Our second concern relates to the assumption that the method of monitoring directly influences patient outcome, which we cannot accept is necessarily the case. Optimal management of a condition requires not only appropriate monitoring, but appropriate communication of, and action in response to, the result on the part of the doctor and the patient (e.g. in adherence to changes to their medication regimens and lifestyle modifications). In practice, communication issues are particularly relevant to patient safety. No consideration of these factors appears to have occurred within the cost-effectiveness analysis.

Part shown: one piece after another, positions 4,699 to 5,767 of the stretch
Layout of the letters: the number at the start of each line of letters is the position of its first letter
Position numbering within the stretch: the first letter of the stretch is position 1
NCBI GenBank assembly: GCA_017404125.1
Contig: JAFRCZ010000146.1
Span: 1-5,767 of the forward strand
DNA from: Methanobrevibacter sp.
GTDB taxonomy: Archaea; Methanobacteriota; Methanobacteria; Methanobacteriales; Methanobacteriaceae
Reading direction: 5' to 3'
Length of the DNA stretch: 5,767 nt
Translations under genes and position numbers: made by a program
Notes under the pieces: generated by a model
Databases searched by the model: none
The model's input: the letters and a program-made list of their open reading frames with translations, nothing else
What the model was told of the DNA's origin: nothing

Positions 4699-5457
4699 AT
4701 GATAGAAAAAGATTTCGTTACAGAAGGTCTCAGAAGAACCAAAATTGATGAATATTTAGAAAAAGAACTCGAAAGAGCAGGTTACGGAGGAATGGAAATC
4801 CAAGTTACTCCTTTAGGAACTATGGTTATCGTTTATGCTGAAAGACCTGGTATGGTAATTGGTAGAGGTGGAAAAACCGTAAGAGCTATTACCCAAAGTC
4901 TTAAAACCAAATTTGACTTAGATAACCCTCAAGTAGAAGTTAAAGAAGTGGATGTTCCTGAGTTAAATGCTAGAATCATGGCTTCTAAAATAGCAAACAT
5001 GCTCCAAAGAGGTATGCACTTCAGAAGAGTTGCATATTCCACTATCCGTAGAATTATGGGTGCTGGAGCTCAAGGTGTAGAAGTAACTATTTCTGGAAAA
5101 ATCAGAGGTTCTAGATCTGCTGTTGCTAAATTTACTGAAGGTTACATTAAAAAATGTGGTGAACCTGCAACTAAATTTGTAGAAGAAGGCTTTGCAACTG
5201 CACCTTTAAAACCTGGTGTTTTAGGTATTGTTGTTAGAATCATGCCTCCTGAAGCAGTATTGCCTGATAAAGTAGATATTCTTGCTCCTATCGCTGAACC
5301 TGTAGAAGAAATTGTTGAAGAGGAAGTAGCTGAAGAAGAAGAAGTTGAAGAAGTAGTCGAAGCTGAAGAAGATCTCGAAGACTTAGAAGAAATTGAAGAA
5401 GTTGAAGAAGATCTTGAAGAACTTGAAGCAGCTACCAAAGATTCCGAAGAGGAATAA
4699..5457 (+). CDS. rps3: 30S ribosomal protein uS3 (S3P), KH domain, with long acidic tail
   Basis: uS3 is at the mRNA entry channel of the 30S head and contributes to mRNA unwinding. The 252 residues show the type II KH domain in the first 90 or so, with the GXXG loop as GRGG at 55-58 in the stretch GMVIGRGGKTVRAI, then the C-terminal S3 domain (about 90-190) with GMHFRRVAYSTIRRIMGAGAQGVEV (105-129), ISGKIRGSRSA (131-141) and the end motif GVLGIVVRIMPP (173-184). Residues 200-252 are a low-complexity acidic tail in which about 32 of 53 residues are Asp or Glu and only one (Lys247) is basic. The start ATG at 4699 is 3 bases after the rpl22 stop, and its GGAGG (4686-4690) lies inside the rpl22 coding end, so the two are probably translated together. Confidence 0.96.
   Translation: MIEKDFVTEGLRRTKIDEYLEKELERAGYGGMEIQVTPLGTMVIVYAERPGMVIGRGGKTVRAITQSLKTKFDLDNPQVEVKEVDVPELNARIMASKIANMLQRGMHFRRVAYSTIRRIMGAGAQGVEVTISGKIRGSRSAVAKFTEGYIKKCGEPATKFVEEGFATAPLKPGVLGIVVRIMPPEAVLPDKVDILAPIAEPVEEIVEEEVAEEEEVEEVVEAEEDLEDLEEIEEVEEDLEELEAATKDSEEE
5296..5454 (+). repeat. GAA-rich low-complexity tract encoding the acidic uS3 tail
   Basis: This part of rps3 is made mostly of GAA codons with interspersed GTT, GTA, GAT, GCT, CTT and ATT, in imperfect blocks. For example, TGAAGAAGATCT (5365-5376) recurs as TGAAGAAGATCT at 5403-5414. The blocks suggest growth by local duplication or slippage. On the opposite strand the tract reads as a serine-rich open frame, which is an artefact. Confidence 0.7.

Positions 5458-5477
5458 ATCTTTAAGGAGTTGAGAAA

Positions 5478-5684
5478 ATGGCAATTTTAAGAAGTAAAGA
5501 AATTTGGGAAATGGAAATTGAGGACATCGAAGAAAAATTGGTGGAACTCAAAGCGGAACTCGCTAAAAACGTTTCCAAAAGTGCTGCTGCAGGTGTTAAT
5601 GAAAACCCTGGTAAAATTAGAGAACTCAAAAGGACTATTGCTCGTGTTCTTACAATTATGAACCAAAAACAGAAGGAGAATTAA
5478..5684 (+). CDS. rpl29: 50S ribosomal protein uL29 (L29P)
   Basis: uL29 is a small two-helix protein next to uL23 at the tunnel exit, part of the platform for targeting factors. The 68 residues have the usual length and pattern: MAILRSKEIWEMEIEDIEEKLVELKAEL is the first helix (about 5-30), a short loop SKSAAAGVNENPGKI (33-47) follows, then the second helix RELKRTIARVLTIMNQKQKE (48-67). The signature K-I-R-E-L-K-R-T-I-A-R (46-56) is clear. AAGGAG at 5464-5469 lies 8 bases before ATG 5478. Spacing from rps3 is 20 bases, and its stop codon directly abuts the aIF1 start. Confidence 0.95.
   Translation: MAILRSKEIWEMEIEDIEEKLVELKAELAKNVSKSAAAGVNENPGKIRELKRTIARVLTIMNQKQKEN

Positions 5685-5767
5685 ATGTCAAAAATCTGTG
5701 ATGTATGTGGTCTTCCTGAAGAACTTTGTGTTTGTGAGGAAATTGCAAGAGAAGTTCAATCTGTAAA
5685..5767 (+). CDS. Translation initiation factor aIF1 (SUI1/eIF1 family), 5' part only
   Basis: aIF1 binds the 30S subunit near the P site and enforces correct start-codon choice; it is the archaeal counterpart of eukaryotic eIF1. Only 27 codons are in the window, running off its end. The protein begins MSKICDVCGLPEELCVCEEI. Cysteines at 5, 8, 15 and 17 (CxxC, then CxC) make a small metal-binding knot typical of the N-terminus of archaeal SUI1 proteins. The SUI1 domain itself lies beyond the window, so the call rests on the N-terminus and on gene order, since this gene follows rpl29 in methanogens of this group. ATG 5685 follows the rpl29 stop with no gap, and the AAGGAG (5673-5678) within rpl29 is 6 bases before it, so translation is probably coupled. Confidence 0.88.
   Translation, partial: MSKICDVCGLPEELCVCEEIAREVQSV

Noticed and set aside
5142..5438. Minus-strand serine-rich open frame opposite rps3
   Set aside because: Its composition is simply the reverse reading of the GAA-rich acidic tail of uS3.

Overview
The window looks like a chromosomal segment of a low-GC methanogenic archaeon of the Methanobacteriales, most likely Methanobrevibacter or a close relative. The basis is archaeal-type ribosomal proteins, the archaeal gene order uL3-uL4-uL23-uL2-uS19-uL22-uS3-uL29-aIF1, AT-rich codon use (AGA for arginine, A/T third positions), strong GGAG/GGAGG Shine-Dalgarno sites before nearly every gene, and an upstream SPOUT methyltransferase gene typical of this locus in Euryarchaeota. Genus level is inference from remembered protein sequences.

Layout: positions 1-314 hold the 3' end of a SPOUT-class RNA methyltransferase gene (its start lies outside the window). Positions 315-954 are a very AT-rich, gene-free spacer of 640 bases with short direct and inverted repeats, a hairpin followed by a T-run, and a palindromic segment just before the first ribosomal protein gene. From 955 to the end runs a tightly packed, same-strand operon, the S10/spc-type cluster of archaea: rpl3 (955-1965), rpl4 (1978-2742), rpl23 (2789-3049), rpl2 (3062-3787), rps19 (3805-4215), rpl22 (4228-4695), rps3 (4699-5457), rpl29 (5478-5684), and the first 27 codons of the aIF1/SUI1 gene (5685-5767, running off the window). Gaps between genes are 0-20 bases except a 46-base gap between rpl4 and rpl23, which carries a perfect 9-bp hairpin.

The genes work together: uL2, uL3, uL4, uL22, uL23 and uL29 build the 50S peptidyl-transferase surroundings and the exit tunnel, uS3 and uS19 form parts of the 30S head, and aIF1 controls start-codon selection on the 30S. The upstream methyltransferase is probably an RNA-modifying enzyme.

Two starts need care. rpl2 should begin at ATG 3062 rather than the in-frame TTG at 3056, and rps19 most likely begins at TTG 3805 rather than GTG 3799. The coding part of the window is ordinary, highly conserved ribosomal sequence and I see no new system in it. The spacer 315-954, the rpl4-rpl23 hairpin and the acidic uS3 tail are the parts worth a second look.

Our final concern relates to the assumed association between the monitoring of the patients’ chronic conditions and the costs associated with their health care. A number of patients involved had several of the studied medical conditions and were thus included in more than one arm of the Trial. Was it possible to attribute their health-related costs, especially hospitalisation costs, to a particular disease state, and thus to the efficacy of monitoring of that condition? It appears that hospitalisation costs were extensively modelled based only data from only a sample of patients, so we would suggest not. For example, if a diabetic patient taking warfarin for atrial fibrillation (and thus in both the HbA1c and INR arms of the Trial) was admitted to hospital for an elective total hip replacement, were these costs factored into the costs of their diabetic-related health care, their warfarin-related health care, or both? Was it appropriate to attribute them to either? Given that in the presented comparison of costs of HbA1c testing (as an example), hospitalisation costs represented the single biggest difference in costs between the groups (albeit using the modelled data with a very large confidence interval), any variations in these particular costs could have significantly influenced the results.